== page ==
It seems that the portrait was lost before it could reach Motsepe and Sentso had not been able to reach out to the businessman. But just before we went to press, Sentso was hoping the frustrating story of the lost portrait would have a happy ending after he met Sandile Langa, the Legal Compliance and Stakeholder Relations Executive at Motsepe’s African Rainbow Minerals. On hearing about Sentso from FORBES AFRICA, Langa contacted him to find an amicable solution to what seemed to be a mishap.
Even though he struggles to sell his work and earn a living, Sentso refuses to put his work in galleries as he thinks they are cheating artists.
Trouble has followed Sentso, and his drawings, since day one.
“My older brother would bring home his homework to draw something. I would attempt to draw the same thing he was drawing and my pictures were far better than his… In those days I was happy to draw in school books and he was happy to take advantage of me,” he says.
Two years later, Sentso enrolled at the same school as his brother. His brother’s secret of asking Sentso to do his homework was exposed by the same teacher who taught them both.
“The teacher said ‘no, it cannot be it’. She called him in class and instructed us to draw while she was watching. My embarrassed brother had to confess that I had been doing his homework for him,” he recalls.
Growing up in the townships of Johannesburg under apartheid, it never dawned on Sentso that he can go to art school and make a living. So, like many black people in his community, he took a job as a clerk in an insurance company after leaving school.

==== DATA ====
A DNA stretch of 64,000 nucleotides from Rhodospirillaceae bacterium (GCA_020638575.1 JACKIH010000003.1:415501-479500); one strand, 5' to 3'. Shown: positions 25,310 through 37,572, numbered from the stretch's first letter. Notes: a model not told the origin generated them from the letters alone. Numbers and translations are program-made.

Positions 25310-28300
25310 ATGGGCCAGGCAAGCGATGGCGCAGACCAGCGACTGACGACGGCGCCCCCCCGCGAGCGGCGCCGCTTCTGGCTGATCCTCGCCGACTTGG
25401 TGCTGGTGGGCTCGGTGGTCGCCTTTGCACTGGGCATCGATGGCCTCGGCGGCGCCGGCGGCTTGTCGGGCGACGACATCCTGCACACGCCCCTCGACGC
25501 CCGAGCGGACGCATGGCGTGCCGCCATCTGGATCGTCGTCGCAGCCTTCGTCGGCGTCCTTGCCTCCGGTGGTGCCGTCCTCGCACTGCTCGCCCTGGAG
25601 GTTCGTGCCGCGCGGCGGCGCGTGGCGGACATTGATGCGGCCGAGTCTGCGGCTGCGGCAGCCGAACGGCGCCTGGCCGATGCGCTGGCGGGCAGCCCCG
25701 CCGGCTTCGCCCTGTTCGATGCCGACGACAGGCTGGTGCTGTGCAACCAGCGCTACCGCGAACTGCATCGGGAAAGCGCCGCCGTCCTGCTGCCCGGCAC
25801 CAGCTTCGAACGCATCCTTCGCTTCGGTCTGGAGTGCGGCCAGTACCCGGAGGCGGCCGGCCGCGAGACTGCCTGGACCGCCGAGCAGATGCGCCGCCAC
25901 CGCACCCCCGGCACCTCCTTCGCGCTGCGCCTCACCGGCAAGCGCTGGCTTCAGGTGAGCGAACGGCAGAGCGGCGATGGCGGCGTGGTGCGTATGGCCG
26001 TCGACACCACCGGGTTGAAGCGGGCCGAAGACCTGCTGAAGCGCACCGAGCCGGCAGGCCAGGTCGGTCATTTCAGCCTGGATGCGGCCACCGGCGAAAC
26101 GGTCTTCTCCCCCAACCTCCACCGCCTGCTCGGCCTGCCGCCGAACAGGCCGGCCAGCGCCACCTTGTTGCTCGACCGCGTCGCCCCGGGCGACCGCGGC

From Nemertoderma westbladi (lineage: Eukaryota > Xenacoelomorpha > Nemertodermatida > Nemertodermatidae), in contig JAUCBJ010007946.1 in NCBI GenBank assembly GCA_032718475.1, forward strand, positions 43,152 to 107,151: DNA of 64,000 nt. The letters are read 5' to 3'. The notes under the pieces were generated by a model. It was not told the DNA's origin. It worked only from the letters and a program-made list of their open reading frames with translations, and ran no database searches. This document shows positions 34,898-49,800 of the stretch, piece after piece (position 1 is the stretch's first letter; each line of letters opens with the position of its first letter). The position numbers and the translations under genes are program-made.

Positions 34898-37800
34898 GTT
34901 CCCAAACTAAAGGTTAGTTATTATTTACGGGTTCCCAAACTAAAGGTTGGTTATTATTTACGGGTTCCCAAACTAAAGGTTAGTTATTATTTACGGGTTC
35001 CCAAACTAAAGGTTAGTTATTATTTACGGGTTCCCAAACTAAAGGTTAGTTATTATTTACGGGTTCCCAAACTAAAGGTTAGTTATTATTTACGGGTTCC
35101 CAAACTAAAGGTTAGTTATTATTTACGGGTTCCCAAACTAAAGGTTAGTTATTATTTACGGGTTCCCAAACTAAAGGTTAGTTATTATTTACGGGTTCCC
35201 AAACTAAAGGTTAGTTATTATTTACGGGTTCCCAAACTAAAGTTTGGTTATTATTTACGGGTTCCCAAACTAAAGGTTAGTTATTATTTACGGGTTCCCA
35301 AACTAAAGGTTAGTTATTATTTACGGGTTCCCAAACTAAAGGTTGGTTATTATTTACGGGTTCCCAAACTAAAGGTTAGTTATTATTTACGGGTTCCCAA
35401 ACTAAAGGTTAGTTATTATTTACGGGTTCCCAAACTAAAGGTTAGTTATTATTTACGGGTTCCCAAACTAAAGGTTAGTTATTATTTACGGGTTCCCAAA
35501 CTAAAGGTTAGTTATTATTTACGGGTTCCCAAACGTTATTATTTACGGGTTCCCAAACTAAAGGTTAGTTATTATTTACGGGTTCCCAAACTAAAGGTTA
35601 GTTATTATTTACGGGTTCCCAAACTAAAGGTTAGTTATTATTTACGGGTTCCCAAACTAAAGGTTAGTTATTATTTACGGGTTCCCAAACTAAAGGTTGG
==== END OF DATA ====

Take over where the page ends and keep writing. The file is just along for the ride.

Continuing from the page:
“When I got bored I would draw at work. But I later destroyed those pages. It wasn’t a serious thing,” he says.
It took him 25 years to take his talent seriously. He enrolled for a part-time arts course at the University of the Witwatersrand, but that only lasted a few weeks. Sentso realized that wasn’t going to work for him and registered at the Johannesburg Art Foundation.
“They liked my style of art at the Johannesburg Art Foundation. I decided to quit my job and study full-time. But when I was in that class I was very slow to finish my work because I was too much of a perfectionist. The course facilitator suggested I change to graphic design. To my surprise, I liked this graphic design and designing on a computer was fun. The title itself, graphic design, was appealing,” says Sentso.
In 1992, between chopping and changing courses, Sentso obtained a certificate and went to work as a graphic designer. He worked from home and reported to an editor. It was a team of two.
After two years of working from home as a lonely designer, Sentso needed a fresh challenge and joined advertising agency FCB South Africa, where he worked as multimedia designer and video editor for 12 years.
“When 9/11 happened in the US, I was assigned to Nigeria to train those guys in animation and video editing and all that. I was the only black multimedia designer in the company,” he says.
By 2004, Sentso had saved enough money to start on his own. In 2012, a break-in in his new home in Soweto saw him lose everything he had.
“I was distraught but I needed to earn a living. I didn’t start my life with computers. God gave me talent, not computers. I had already started visiting the so-called top galleries around Johannesburg. It is from that point I said to myself ‘there’s no work of my mine that is going to be sold there’,” he says.
In 2014, Sentso realized he did not need a job from anyone, he was going to make a living on his drawings. So, he started drawing influential people and couriered his pictures to them. But he has not always been lucky as some have tried to swindle him.
As Sentso was busy with the portrait of President Trump when we visited him, he can only hope he won’t suffer the same fate.